** Note - these are generally applicable deadlines, however exceptions may apply to your case. Please contact my office or another attorney immediately if you have questions regarding a filing deadline. Also note, there are special deadlines for added or omitted assessments.
ANSWER5. WILL MY TAXES INCREASE BECAUSE OF THE REVALUATION?
That depends upon whether the increase from your old assessment to your new assessment is more than the average increase in assessments in town. This is one of the rare instances where your old assessment is relevant.
Example: If the average home in your town was assessed at $400,000.00, and after the revaluation, the average home is now assessed at $800,000.00, then the average assessment increased by a factor of 2. If in this typical town, your home was assessed at $405,000.00 before the revaluation, and it is now assessed at $845,000.00, then your taxes will INCREASE, because your home’s assessment has increased by a factor of more than 2x. (Higher than the average increase). On the other hand, if your old assessment was $405,000.00 and the new assessment is $795,000.00 then your taxes will likely decrease. A tax neutral revaluation for a home that used to be assessed at $405,000.00 would be $810,000.00 (old assessment multiplied by 2 = new assessment). In this instance the homeowner will pay exactly the same taxes after the revaluation, as long as the town does not increase its budget. (chances of this are slim to none in the Garden State)
As stated above, an increase or decrease in the municipal budget will also affect your yearly taxes. Any increase (or a rare decrease) in the municipal budget will of course affect the total amount you pay, but this is UNRELATED to the revaluation. For example, if your assessment increases at the same rate as the average home in town, but if the municipal budget increases by 6% your taxes will rise by 6% due to the increased municipal budget, just as they would have grown in the absence of the revaluation.
DO NOT confuse “should I appeal?” with “will my taxes increase?” - In the second example above, even though the home’s assessment increased less than the average, if the home is worth only $750,000.00, not $795,000.00 (thus the home is “over-assessed”) then the owner should consider an appeal, and if the appeal is successful, that homeowner would pay even lower taxes.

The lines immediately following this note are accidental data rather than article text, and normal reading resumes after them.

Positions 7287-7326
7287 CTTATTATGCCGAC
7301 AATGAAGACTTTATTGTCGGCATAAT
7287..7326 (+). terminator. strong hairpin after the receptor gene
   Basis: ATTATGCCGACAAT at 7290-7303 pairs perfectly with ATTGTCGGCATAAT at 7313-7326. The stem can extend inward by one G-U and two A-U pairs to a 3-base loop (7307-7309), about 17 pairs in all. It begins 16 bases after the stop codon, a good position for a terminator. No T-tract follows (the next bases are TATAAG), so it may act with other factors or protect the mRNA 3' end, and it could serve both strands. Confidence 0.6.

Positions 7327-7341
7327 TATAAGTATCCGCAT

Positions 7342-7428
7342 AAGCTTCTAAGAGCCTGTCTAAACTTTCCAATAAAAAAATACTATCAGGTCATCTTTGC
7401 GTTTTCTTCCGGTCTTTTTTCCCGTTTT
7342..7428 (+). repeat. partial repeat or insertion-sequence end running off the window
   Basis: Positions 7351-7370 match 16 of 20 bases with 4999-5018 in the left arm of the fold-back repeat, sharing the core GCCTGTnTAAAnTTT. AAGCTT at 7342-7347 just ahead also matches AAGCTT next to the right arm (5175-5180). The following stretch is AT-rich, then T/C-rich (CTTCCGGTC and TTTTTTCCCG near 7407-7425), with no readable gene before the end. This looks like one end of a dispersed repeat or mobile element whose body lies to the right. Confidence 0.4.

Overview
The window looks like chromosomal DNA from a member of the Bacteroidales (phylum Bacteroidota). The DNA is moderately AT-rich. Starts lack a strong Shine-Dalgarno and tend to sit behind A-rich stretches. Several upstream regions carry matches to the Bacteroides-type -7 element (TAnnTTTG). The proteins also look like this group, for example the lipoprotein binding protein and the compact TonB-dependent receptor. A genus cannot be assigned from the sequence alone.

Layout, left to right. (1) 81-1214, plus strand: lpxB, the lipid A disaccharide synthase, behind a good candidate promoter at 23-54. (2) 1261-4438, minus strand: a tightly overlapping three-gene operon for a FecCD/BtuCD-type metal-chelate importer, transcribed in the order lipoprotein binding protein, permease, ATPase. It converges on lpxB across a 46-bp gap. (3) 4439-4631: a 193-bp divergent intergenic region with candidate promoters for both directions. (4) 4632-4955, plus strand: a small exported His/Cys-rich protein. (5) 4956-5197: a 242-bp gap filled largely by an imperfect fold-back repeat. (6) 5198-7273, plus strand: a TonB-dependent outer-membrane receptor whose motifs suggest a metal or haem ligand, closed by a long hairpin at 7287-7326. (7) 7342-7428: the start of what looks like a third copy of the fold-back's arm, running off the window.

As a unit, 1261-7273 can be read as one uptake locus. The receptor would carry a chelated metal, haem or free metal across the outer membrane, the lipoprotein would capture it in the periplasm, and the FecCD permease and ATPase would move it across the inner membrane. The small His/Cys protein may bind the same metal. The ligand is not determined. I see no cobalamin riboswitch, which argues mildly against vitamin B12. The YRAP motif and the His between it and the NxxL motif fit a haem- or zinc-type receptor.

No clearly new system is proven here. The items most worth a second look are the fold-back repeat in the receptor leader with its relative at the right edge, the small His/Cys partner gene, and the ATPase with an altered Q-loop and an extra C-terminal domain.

ANSWER6. IS THERE A FEE FOR AN INITIAL CONSULTATION?
I do not charge clients for an initial consultation. Usually I can offer an opinion as to whether an appeal is advisable. Please do not hesitate to contact me with questions.
Please understand, I only want to accept clients whose property is unfairly assessed. Frankly, if I were to recommend a client file an appeal in every case, even in cases where a home is fairly assessed, I would create a trail of unhappy clients. By accepting only those clients who should appeal, I build a long term relationship with the community, and create happy clients who recommend my services to others.
ANSWER7. WHERE DO I FILE MY APPEAL?
There are two possible venues for an appeal.
- A. The County Board of Tax Appeals. In this venue a Tax Board Commissioner hears the evidence and decides the case. This venue is a bit less formal than the Tax Court. If you are successful, the commissioner will decide the new assessment. If you are unsuccessful, you have the right to a further appeal with the Tax Court of New Jersey.
- B. The Tax Court of New Jersey. In order to file an appeal
in the Tax Court, and have a Tax Court Judge decide your
appeal, your home must be assessed at $750,000.00 or more
(this is called a “direct appeal”) - OR - if
you previously appealed to the County Board, and are unhappy
with the Commissioner’s decision, you can file a
further appeal in the Tax Court.
Commercial appeals are generally heard in tax court.
ANSWER8. DO I HAVE TO PROVE MY HOUSE IS OVER ASSESSED BY 15%?
After a revaluation, the town’s legal advantage, which requires a homeowner to prove an over-assessment by a particular percentage (as much as 15%) does not apply. There are other exceptions - please contact me with any questions.
The above information is not intended
as a substitute for legal advice.
Most attorneys who are knowledgeable in this area are happy to spend a few minutes answering questions.